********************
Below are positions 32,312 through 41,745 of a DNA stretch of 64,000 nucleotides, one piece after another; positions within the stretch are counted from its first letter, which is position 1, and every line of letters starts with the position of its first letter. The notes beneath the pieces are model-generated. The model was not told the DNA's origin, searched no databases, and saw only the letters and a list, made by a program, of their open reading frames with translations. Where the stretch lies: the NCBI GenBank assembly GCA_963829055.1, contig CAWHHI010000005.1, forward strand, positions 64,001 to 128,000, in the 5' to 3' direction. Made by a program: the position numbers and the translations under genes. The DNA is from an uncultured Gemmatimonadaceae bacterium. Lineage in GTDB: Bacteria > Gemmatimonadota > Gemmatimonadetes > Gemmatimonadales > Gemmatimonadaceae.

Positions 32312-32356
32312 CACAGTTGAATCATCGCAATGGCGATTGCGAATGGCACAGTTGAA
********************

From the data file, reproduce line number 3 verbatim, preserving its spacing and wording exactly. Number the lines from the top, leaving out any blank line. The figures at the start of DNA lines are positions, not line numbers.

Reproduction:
32312 CACAGTTGAATCATCGCAATGGCGATTGCGAATGGCACAGTTGAA